"A saia dele é branca."

Translation:His skirt is white.

September 2, 2013

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As Portugal and Spain have once been conquered by the Arabs, or Muslims to be precise, for a long time until the Reconquista, some Islamic traditions have influenced Iberian culture. There is a traditional Arab dance performed by men wearing skirts which is called the Tanoura. Hence this it is not that far fledged and has nothing to do with transgender ... although you could argue that there quiet some transgenders in Brazil nowadays.

Nevertheless it's quiet a neat trick to always pay attention, instead of just typing what's at the top of your mind.


In English, the word you want is quite, as opposed to quiet, which means to be silent


I am quite sure he knows the difference - two mixed letters is usually just a typo.


The pauliteiros, which are traditionally groups of male dancers, in Tras os Montes in north-east Portugal perform their dances dressed in white lacey skirts.



That is also where the other official language, Mirandese is spoken.



Though I think lace-trimmed skirts is more descriptive than lacy in this case. :)



Yes, Mirandese is definitely a minority language. I have heard it spoken and have heard bands local to the area singing in Mirandese. You are probably right that mostly the white skirts of the pauliteiros are lace-trimmed but I have seen some that had a lot more lace than just trimming on the edges. They looked very frilly, hence lacy! NB. I spelt it wrongly in the first instance! Correct spelling is lacy.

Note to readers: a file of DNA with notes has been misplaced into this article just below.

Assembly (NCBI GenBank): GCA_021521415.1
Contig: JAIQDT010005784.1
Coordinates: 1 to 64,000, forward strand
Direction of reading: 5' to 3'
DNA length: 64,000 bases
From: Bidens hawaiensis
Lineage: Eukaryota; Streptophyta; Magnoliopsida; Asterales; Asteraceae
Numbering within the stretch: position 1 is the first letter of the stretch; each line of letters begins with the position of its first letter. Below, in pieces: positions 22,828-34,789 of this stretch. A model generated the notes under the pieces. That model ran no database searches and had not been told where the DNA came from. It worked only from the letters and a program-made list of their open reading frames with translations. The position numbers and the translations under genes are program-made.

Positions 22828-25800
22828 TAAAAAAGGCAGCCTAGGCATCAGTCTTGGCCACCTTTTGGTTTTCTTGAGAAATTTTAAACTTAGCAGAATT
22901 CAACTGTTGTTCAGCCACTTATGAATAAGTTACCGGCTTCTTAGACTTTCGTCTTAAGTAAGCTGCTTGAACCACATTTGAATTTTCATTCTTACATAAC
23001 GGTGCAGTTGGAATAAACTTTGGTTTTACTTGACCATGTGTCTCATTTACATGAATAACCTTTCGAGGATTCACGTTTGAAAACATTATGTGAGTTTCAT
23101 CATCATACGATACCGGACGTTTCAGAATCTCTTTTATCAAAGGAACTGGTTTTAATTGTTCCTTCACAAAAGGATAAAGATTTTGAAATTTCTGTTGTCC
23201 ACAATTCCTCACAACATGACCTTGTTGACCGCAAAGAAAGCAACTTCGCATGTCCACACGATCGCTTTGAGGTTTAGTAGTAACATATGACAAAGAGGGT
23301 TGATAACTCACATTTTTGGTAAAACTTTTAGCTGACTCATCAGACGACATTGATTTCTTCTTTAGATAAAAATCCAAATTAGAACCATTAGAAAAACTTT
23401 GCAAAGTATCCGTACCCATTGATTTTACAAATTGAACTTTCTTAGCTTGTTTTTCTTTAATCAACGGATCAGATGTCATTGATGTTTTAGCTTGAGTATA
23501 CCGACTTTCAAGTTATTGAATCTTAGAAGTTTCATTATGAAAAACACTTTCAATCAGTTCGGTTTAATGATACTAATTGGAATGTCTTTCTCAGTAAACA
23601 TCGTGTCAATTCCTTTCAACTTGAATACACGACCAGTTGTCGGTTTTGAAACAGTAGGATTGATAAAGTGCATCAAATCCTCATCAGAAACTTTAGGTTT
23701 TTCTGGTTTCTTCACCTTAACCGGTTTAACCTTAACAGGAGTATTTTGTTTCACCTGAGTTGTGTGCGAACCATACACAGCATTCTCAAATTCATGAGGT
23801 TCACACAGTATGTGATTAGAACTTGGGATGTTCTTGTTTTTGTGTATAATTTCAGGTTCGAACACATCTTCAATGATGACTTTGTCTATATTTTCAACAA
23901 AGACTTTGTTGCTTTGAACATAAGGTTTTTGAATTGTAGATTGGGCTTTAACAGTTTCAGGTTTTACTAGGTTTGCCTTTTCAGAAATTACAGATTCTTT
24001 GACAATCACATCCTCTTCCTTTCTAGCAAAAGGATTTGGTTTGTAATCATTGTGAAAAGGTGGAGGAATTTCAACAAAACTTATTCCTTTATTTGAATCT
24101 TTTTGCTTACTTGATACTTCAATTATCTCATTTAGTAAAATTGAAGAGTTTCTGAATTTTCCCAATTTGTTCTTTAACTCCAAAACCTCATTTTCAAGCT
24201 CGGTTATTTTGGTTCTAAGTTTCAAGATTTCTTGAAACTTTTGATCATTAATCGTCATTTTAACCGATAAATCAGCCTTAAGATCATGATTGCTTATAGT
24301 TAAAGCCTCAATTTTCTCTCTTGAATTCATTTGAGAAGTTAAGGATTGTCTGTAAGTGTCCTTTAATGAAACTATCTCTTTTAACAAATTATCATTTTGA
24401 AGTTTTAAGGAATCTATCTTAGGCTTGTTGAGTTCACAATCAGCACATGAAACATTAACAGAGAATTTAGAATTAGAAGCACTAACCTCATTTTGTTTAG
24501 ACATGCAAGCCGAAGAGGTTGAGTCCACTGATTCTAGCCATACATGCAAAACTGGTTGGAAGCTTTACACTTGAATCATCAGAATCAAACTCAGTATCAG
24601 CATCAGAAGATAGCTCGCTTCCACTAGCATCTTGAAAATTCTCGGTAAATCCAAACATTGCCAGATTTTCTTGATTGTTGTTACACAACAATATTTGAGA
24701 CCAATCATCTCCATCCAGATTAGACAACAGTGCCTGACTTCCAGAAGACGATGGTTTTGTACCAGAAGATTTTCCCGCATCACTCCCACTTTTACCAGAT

Interesting. Makes me want to go see them now. I've been to Tras os Montes twice so far, once for the Grelos Festival & Carnival in Podence.

Thank you for the explanation, and lure. :)


Just saying, if this sentence is about a transgender person it would still be "dela."


It doesn't have to be about a transgendered person.


That's the point. A man can wear a skirt, so it would be "his skirt." If it WAS about a trans-woman, it would be "her" rather than "his." Also there's no "-ed" on "transgender person."


I was so happy that they used "HIS skirt". It's about time people learn that clothes have no gender. It's just a piece of cloth!


Every noun in Portuguese has a gender. A saia (fem), o vestido (masc).


Reading the comments actually spiced up the learning experiences lol


I tried saying "The skirt of his is white" but that was marked wrong. Isn't that the literal translation?


It should be correct, yes.


They use "dele" because "sua" can also mean "yours" and they want to clarify that it's "his," not yours. But in English it would mean "his skirt is white," the other translation would be awkward.


These tricky/unexpected sentences are there precisely to train your mind to translate properly and not just guess, I guess :-D


Exactly. And to teach you actually how much you are learning about the new language. If you ever actually need to speak the language you run out of predetermined sentences really quickly. But Duo teaches you to get the most out of what is a very limited vocabulary.


Possessive pronouns don't decline based on clothing type you stupid ❤❤❤❤❤.

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